Thursday, November 30, 2023

Some animal rights groups oppose sale of ivory


There are fears that animal right organisations and western countries are armed to the teeth to oppose Botswana, Namibia, Zambia and Zimbabwe’s intention to sell ivory.

Leaders of the five countries who established Kavango Zambezi Tranfontreir Conservation Area (KAZA-TFCA) to ease the movement of elephants and other wildlife species have lambasted the western countries and wildlife animal groups for meddling in how they should manage elephants.

Some of the wildlife animal groups have not objected the move while others have objected the four countries move to table a proposal to sell stockpiled ivory from elephants succumbed to natural deaths.

 The four countries who have agreed to form a block that will present a proposal at Convention on International Trade and Endangered Species (CITES) that was to take place in Sri Lanka have accused the animal rights organization and western countries of sabotaging countries that almost host half  of the African elephants population.

President Mokgweetsi Masisi who has been courting the other three member states to convince CITES to allow them to sell stockpile ivory has warned that they should anticipate that their proposal is likely to be vigorously opposed.

“Illegal trade has as a matter of fact increased tremendously during the nine year moratorium on international trade that expired in 2017. By agreeing to the moratorium, countries whose populations are on Appendix II, have in fact suspended their inalienable right to bring trade proposals to the CITES Conference of Parties for consideration,” added Masisi.

He indicated that ivory stocks held by four countries have continued to grow at an exponential rate.  The president went further to state that the security and management of the sizeable ivory stocks most of which came from natural mortalities are a great cost to the countries. Masisi further indicated that the closure of legal ivory trade markets continues to create additional challenges to future efforts to dispose of these stockpiles. He also noted the need for deeper stakeholder conversations on the sale of stockpile ivory in an objective and realistic manner.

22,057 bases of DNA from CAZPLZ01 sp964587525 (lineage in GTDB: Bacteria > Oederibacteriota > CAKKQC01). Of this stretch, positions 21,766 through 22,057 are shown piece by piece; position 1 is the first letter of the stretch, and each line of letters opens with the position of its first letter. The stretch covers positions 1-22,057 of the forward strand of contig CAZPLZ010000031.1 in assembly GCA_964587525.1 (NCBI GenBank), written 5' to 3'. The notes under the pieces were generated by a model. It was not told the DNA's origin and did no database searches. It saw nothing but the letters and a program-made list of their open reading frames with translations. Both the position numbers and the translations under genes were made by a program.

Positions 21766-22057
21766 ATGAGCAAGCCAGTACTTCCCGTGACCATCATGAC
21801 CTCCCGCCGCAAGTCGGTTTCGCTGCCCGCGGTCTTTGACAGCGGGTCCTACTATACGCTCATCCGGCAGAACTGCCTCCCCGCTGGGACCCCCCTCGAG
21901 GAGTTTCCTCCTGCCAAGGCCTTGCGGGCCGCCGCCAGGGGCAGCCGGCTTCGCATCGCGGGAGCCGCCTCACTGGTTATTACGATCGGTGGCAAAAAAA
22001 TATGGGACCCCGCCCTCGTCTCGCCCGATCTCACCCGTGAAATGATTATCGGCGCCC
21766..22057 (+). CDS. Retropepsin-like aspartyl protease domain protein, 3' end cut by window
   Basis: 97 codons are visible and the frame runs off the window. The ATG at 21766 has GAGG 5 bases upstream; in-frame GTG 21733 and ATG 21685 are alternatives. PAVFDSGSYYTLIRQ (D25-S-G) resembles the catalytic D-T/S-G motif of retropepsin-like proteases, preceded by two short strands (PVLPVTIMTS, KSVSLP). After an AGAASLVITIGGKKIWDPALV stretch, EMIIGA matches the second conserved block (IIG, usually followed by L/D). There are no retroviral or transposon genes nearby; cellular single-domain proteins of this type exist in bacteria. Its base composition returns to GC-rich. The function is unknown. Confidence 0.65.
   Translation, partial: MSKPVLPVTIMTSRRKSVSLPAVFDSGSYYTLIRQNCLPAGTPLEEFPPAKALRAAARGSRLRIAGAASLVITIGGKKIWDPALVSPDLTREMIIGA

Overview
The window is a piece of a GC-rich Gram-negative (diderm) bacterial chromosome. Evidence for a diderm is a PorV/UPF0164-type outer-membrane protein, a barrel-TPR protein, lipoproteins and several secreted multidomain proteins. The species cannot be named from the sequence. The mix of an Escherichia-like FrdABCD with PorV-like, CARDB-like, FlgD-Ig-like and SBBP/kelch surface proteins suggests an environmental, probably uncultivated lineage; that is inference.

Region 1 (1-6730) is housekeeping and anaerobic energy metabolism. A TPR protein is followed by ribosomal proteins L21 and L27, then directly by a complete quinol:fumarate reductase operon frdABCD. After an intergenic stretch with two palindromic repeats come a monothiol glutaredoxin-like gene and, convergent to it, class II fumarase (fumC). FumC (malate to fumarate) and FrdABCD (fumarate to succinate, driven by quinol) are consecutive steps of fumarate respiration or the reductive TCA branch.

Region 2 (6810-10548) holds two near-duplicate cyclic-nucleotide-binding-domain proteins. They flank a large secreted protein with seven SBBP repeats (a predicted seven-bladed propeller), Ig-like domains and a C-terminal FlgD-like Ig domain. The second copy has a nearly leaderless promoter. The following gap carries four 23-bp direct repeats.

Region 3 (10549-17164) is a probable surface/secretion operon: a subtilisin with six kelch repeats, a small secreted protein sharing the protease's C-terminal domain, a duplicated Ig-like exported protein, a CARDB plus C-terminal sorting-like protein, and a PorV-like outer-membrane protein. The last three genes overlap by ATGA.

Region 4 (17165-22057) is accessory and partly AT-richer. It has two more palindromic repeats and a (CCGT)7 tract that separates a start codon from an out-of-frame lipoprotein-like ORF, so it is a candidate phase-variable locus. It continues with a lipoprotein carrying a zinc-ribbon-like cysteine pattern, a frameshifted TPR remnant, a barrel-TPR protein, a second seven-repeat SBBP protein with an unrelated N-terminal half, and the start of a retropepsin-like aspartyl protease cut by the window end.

He was of the view that the sale of ivory is not the first issue to happen since  countries whose elephant populations are on appendix II have been actively lobbying to utilize elephant by-products, including ivory, to generate revenue which can be used to manage their elephants.  “This has been successful including the last one-off sales for Botswana, Namibia and Zimbabwe. The revenues accrued from these sales were used for elephant conservation and community development, added Masisi.

He also emphasized that Botswana will support Zambia proposal to down-list their elephant population to Appendix II. In his views the Zambian population certainly does not meet the Appendix I criteria. He went further to state that their intention is to support the proposal at the upcoming CITES Conference of Parties (CoP) in Sri Lanka.

“In the same vein, we will actively lobby support of other CITES Parties to support the proposal by the four Appendix II range states to remove redundant annotations from our listings. Of course we should anticipate that the proposal to up list our elephants will be vigorously opposed,” added Masisi.

He noted that as four countries go to CITES Conference of Parties they should be aware that the conditions for trade in elephants and their derivatives have been the subject of much debate particularly with regard to the restrictions placed on elephant populations in Southern Africa despite an Appendix listing allowing commercial trade.

Meanwhile President of Namibia Hage Gottfriend Geinghob showered Masisi for convening the Elephant Summit with objective of creating a common understanding and shared vision towards the sustainable management of our elephants. I also thank all Heads of State and Government for their presence here today.

He indicated that Namibia has been known for complying with requirements from the Convention of International Trade in Endangered Species (CITES) and contributed to the development of a rigorous trade control system. He said as a result Namibia successfully exported raw ivory between 1999 and 2008 proving that with adequate controls and strict enforcement measures ivory can be traded legally.

He indicated that Namibia has taken note of the ongoing debate and criticism on elephant population management and status for Botswana and affirms their  support to the new policies and programmes on elephant population management and sustainable use which have been developed by us all , as KAZA Partner States.

“We express concern over the cost and security implications of holding large ivory stocks and reiterate our favorable stance towards legal international trade of ivory from which proceeds would be utilized to support elephant conservation and rural conservation programmes.

I am further pleased to report that Namibia has nearly completed the projects under Phase I and II of the Kavango Zambezi Tran frontier Conservation Area Agreement (KAZA TFCA) and encourage ratification of the Treaty by all five Partner States. I further use this opportunity to call for renewed commitment to resourcing the KAZA Fund so as to enable the full and timely implementation of our shared objectives,” ‘added Geinghob.

He hit back at western countries for criticizing Southern African countries on the management of elephants despite that they don’t have elephants. He said that they should come and learn more about sound management of elephants as opposed to dictating to them how they should manage elephants.


Read this week's paper